By erickustarz on Mar 04, 2005
So now that Connectathon is over, what was the biggest highlight?
I would have to say having the first successful demonstration of pNFS (courtesy of Sun and Netapp). The three amigos from Sun (Sam Faulkner, Lisa Week, and Alok ) ran a Solaris client against Netapp's server (Garth Goodson). Garth later on gave a talk about it. The basic premise is for very large files, having only one server can cause us to run into bandwith limitations. Striping a very large file across several (in the presentations there are ALWAYS three) data servers, and then having that "layout" information passed back to the client via the meta-data server, and then all reads/writes are sent from the client to the data servers can solve the bandwith problems (and lets you stay in vogue with horizontal scaling).
The internet draft for pNFS can be found here.
This demonstration used files/NFSv4 as the backend protocol to move the actual data (as opposed to just talking to the meta-data server). But you can easily see how the block people are excited to use their own solutions. And can also see how the cluster people are very interested in an open standard.
Ok, so its parallel... why should i care? To quote Goodson:"
This draft considers the problem of limited bandwidth to NFS servers. The bandwidth limitation exists because an NFS server has limited network, CPU, memory and disk I/O resources. Yet, access to any one file system through the NFSv4 protocol requires that a single server be accessed. While NFSv4 allows file system migration, it does not provide a mechanism that supports multiple servers simultaneously exporting a single writable file system.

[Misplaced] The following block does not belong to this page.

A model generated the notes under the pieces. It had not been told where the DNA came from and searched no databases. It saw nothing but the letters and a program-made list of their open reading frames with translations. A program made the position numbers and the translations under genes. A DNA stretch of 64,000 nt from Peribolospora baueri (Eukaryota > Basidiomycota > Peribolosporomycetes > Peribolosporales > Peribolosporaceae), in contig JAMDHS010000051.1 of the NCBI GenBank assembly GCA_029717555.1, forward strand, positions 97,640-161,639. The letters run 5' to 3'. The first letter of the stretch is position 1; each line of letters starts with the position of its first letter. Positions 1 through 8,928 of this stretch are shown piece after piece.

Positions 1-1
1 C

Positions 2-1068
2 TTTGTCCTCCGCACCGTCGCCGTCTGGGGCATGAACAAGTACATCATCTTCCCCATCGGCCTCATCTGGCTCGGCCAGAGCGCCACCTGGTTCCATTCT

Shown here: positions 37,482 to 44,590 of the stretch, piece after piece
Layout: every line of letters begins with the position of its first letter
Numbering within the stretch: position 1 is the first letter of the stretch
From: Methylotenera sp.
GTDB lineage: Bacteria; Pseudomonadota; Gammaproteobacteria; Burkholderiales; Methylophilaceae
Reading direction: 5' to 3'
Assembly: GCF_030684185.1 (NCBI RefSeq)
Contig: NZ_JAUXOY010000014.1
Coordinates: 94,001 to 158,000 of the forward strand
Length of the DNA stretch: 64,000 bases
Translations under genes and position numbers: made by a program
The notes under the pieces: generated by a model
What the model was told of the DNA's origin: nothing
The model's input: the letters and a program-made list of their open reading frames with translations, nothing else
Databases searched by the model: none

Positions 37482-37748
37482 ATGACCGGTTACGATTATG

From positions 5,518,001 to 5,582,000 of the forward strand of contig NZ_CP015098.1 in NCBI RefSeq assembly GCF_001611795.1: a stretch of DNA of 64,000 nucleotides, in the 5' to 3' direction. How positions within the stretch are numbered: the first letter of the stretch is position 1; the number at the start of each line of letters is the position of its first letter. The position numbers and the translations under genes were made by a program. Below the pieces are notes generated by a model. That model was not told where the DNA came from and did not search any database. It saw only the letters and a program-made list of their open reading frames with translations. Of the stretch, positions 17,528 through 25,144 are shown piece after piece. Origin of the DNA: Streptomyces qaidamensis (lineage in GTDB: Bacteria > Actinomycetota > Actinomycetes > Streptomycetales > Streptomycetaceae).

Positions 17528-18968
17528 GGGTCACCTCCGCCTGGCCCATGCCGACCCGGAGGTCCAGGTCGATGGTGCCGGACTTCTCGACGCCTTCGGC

This problem has become aggravated in recent years with the advent of very cheap and easily expanded clusters of application servers that are also NFS clients. The aggregate bandwidth demands of such clustered clients, typically working on a shared data set preferentially stored in a single file system, can increase much more quickly than the bandwidth of any server. The proposed solution is to provide for the parallelization of file services, by enhancing NFSv4 in a minor version."
So now it works, excellent. Sam, Lisa, Alok... when are we going to get perf numbers? heh
Lastly, i'd like to point out that this shows the beauty behind NFSv4. This is exactly what v4 was designed for, openness and enhancements (via minor versions) where everyone can play. We can build upon the base of the protocol to solve interesting problems instead of redoing the (un-interesting) work every five or ten years.